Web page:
“For some time a whispering of a possible return of Mirza Badi’u’llah to the fold of the faithful had been heard. . . . Through the intercession of some of the friends his declaration was accepted at the sanctified threshold of the Centre of the Covenant. . . . in the presence of all of the friends gathered in the biruni reception hall of the house, Mirza Badi’u’llah entered, and according to the prevailing custom demonstrated his sentiments of humble devotion and servitude to the Master. He read the letter of repentance and then fell at ‘Abdu’l-Bahá’s feet and begged forgiveness. ‘Abdu’l-Bahá accepted him and showered him with loving-kindness. . . . Now, regarding the future of the Faith, ‘Abdu’l-Bahá suddenly began to continually emphasize the need for the Universal House of Justice and the significance of its establishment. In clearly defined statements, He made us understand that the friends should not assume that after the setting of the Sun of the Covenant, the Cause of God would fall into the hands of the wicked and the corrupt. He emphasized this point repeatedly. . . “ (Youness Afroukteh, “Memories of Nine Years in Akka”, pp. 169-170)
In other words, as soon as Mirza Badi’u’llah re-entered the fold, the Master began to shatter his hopes of leadership, exposing his insincerity. The following photograph was taken during this brief period of “repentance”.
Once Badi’u’llah realized that his hopes of being named to succeed the Master were dashed by the Master’s statements that the Universal House of Justice would succeed him, he renounced his devotion to the Covenant and rejoined the Covenant-breakers. (See p. 21, The Will and Testament of Abdu’l-Baha ) He spent the next 50 years opposing the Master, and after Him, that little boy who became the Guardian of the Cause. (Badí’u’lláh Has Miserably Perished)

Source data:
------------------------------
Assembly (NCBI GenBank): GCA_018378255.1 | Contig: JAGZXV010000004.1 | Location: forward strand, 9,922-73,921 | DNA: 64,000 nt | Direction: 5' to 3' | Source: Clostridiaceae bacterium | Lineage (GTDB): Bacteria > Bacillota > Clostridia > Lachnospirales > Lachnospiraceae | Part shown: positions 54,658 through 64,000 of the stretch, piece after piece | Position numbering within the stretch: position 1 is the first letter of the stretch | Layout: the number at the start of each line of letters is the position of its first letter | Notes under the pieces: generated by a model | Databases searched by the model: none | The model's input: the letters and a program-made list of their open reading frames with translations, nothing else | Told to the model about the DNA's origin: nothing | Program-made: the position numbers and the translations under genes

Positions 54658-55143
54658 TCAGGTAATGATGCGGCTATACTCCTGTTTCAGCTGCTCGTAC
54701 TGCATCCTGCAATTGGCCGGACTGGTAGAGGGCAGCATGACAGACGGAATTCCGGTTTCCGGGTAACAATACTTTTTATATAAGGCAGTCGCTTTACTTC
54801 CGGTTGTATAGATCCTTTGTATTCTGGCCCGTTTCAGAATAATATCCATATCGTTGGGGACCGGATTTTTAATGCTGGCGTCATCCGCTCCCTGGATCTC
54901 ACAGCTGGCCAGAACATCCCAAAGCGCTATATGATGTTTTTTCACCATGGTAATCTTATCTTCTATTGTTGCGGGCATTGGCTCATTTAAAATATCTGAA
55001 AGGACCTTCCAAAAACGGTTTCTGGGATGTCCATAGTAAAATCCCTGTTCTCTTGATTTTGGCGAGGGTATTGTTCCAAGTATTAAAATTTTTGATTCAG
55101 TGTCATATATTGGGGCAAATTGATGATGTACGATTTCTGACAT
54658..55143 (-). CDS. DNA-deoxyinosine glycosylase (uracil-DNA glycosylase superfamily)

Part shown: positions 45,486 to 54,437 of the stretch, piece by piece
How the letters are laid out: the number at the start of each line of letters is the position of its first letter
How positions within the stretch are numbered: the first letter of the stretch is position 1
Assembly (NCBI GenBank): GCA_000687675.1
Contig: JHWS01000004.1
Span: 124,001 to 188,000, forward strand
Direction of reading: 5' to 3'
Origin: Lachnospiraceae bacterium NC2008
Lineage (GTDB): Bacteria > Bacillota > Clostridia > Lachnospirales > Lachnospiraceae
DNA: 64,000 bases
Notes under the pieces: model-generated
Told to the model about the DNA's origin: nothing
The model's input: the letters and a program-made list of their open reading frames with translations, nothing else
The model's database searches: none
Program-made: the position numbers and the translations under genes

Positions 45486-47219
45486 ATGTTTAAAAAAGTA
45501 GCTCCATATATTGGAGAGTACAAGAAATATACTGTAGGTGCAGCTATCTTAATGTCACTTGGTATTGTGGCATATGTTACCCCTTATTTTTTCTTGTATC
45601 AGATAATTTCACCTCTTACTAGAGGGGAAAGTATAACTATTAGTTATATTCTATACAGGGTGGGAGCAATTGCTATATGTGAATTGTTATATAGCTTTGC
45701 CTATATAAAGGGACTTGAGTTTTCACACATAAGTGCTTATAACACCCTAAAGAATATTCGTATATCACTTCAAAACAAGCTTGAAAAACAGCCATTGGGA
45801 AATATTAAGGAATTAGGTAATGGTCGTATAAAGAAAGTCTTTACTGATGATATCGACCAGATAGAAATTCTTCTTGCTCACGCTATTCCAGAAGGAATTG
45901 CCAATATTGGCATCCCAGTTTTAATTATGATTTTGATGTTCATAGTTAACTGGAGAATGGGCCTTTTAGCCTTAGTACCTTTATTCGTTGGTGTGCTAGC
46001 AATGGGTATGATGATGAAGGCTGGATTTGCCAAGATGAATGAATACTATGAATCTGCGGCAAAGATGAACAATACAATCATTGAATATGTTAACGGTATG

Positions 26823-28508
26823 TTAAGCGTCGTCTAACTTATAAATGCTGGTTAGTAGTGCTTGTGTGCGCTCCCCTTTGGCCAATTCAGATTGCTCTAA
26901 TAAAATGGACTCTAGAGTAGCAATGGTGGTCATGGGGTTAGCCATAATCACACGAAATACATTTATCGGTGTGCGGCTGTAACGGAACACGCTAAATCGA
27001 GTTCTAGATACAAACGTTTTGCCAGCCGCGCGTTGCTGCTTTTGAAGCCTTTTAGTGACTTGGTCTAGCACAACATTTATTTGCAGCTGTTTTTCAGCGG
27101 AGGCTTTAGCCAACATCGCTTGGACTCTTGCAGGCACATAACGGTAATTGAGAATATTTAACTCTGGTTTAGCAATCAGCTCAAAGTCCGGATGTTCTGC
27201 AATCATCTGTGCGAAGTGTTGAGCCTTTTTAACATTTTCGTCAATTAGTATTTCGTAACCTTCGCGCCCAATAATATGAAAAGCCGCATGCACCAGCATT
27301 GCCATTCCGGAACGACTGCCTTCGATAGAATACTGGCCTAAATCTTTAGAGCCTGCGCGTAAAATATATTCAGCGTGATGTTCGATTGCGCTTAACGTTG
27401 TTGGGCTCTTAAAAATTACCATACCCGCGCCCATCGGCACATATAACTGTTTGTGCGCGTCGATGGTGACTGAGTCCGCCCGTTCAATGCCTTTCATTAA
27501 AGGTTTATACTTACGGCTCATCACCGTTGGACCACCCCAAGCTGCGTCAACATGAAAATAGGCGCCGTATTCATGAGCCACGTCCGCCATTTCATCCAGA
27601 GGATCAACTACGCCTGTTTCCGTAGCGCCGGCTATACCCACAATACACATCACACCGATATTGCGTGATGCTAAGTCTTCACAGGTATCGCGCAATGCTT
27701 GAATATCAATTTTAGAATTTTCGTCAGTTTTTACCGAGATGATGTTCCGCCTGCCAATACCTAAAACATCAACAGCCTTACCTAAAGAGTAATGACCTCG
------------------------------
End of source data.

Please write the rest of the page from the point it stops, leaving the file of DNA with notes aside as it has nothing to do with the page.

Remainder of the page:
Abdu’l-Baha assured the friends that “The mighty stronghold shall remain impregnable and safe through obedience to him who is the Guardian of the Cause of God.” (The Will and Testament, p. 11 ) And so it was. Despite all of their efforts, the following of the Covenant-breakers who arose during Shoghi Effendi’s ministry have all vanished from the earth – as the Master promised (p. 261, Youness Afroukteh, Nine Years in Akka) This subject of the defeat of the Covenant-breakers under the guidance of the beloved Guardian is examined in more depth in Book 8, Unit Two of the Ruhi Institute materials, particularly Sections 20-22.
Here is a story of how Shoghi Effendi defeated the forces of the Covenant-breakers. Leroy Ioas, Champion of the Charters of the Baha’i Faith
Here is a picture of Shoghi Effendi (on the left) with his eldest sister Ruhangiz and his cousin Ruhi Afnan, during the days when he was growing up in the prison-city of Akka. Sadly, both of these relatives of the beloved Guardian violated the Master’s Covenant years later, which broke his tender heart. (The Priceless Pearl, Chapter 5)
COMPARING HOW BAHA’U’LLAH WROTE OF THE MASTER, AND HOW THE MASTER WROTE OF SHOGHI EFFENDI
When Baha’u’llah wrote about the Master He never referred to Him as “Abdu’l-Baha.” That title did not exist during the lifetime of the Manifestation. He generally referred to the Master as Ghusn-i-A’zam, translated as either The Most Mighty Branch or The Most Great Branch. Only after the Ascension of Baha’u’llah, when the Covenant-breakers falsely accused the Master of claiming to be a Manifestation of God equal to Baha’u’llah, did the Master Himself choose the title “The Servant of Baha’u’llah” – Abdu’l-Baha – to show that His own station was beneath that of Baha’u’llah. He directed all of the friends to thereafter use this title instead of the other exalted titles given to Him. (Taherzadeh, “Child of the Covenant,” p. 147)
In His Will and Testament, p. 11, the Master bestowed on Shoghi Effendi the title “Ghusn-i-Mumtaz” – the Chosen Branch. This word, mumtaz, has implications of being distinct, excellent and exquisite. In schools in the Arabic-speaking world the valedictorian of a class is the “mumtaz” student.
THE “BRANCH OF HOLINESS”, AND “THE SACRED AND YOUTHFUL BRANCH”